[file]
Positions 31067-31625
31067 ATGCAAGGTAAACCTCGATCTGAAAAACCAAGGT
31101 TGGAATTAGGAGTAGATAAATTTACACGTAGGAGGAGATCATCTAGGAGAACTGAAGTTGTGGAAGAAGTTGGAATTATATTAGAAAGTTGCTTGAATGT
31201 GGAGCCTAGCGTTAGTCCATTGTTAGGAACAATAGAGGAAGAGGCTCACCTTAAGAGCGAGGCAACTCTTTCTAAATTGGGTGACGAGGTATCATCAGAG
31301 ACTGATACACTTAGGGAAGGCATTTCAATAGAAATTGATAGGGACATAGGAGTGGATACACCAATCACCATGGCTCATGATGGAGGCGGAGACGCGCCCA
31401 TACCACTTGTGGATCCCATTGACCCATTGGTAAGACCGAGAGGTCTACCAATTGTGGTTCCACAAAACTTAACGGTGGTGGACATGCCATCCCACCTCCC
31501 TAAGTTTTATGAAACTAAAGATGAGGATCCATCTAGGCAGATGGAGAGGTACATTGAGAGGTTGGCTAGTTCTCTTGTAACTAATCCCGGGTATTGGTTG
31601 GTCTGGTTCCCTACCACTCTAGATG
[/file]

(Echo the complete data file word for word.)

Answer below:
Positions 31067-31625
31067 ATGCAAGGTAAACCTCGATCTGAAAAACCAAGGT
31101 TGGAATTAGGAGTAGATAAATTTACACGTAGGAGGAGATCATCTAGGAGAACTGAAGTTGTGGAAGAAGTTGGAATTATATTAGAAAGTTGCTTGAATGT
31201 GGAGCCTAGCGTTAGTCCATTGTTAGGAACAATAGAGGAAGAGGCTCACCTTAAGAGCGAGGCAACTCTTTCTAAATTGGGTGACGAGGTATCATCAGAG
31301 ACTGATACACTTAGGGAAGGCATTTCAATAGAAATTGATAGGGACATAGGAGTGGATACACCAATCACCATGGCTCATGATGGAGGCGGAGACGCGCCCA
31401 TACCACTTGTGGATCCCATTGACCCATTGGTAAGACCGAGAGGTCTACCAATTGTGGTTCCACAAAACTTAACGGTGGTGGACATGCCATCCCACCTCCC
31501 TAAGTTTTATGAAACTAAAGATGAGGATCCATCTAGGCAGATGGAGAGGTACATTGAGAGGTTGGCTAGTTCTCTTGTAACTAATCCCGGGTATTGGTTG
31601 GTCTGGTTCCCTACCACTCTAGATG